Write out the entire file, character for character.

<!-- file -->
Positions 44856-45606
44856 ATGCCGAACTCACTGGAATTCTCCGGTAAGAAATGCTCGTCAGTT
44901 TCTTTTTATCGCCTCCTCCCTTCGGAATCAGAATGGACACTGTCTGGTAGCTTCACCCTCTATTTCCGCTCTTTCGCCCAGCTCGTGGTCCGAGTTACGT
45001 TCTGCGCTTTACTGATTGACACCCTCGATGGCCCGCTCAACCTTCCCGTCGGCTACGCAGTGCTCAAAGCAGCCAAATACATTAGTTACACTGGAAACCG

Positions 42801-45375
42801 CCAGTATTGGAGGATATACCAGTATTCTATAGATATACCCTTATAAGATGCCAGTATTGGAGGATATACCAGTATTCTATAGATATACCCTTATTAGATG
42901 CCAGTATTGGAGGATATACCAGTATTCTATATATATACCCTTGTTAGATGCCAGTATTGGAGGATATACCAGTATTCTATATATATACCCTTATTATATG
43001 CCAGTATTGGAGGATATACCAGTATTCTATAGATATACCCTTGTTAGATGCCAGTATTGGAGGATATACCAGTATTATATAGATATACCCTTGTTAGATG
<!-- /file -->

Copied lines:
Positions 44856-45606
44856 ATGCCGAACTCACTGGAATTCTCCGGTAAGAAATGCTCGTCAGTT
44901 TCTTTTTATCGCCTCCTCCCTTCGGAATCAGAATGGACACTGTCTGGTAGCTTCACCCTCTATTTCCGCTCTTTCGCCCAGCTCGTGGTCCGAGTTACGT
45001 TCTGCGCTTTACTGATTGACACCCTCGATGGCCCGCTCAACCTTCCCGTCGGCTACGCAGTGCTCAAAGCAGCCAAATACATTAGTTACACTGGAAACCG

Positions 42801-45375
42801 CCAGTATTGGAGGATATACCAGTATTCTATAGATATACCCTTATAAGATGCCAGTATTGGAGGATATACCAGTATTCTATAGATATACCCTTATTAGATG
42901 CCAGTATTGGAGGATATACCAGTATTCTATATATATACCCTTGTTAGATGCCAGTATTGGAGGATATACCAGTATTCTATATATATACCCTTATTATATG
43001 CCAGTATTGGAGGATATACCAGTATTCTATAGATATACCCTTGTTAGATGCCAGTATTGGAGGATATACCAGTATTATATAGATATACCCTTGTTAGATG